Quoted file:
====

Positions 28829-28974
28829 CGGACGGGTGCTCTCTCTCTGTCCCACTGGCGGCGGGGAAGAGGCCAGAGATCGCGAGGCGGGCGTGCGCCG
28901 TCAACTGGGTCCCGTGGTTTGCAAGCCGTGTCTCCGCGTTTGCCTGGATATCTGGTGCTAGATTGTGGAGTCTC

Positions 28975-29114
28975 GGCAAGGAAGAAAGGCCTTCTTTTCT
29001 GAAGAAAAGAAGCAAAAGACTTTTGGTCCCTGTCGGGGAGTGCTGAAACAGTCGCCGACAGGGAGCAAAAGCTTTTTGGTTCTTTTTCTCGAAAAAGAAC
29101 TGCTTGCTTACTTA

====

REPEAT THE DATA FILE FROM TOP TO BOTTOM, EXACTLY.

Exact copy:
Positions 28829-28974
28829 CGGACGGGTGCTCTCTCTCTGTCCCACTGGCGGCGGGGAAGAGGCCAGAGATCGCGAGGCGGGCGTGCGCCG
28901 TCAACTGGGTCCCGTGGTTTGCAAGCCGTGTCTCCGCGTTTGCCTGGATATCTGGTGCTAGATTGTGGAGTCTC

Positions 28975-29114
28975 GGCAAGGAAGAAAGGCCTTCTTTTCT
29001 GAAGAAAAGAAGCAAAAGACTTTTGGTCCCTGTCGGGGAGTGCTGAAACAGTCGCCGACAGGGAGCAAAAGCTTTTTGGTTCTTTTTCTCGAAAAAGAAC
29101 TGCTTGCTTACTTA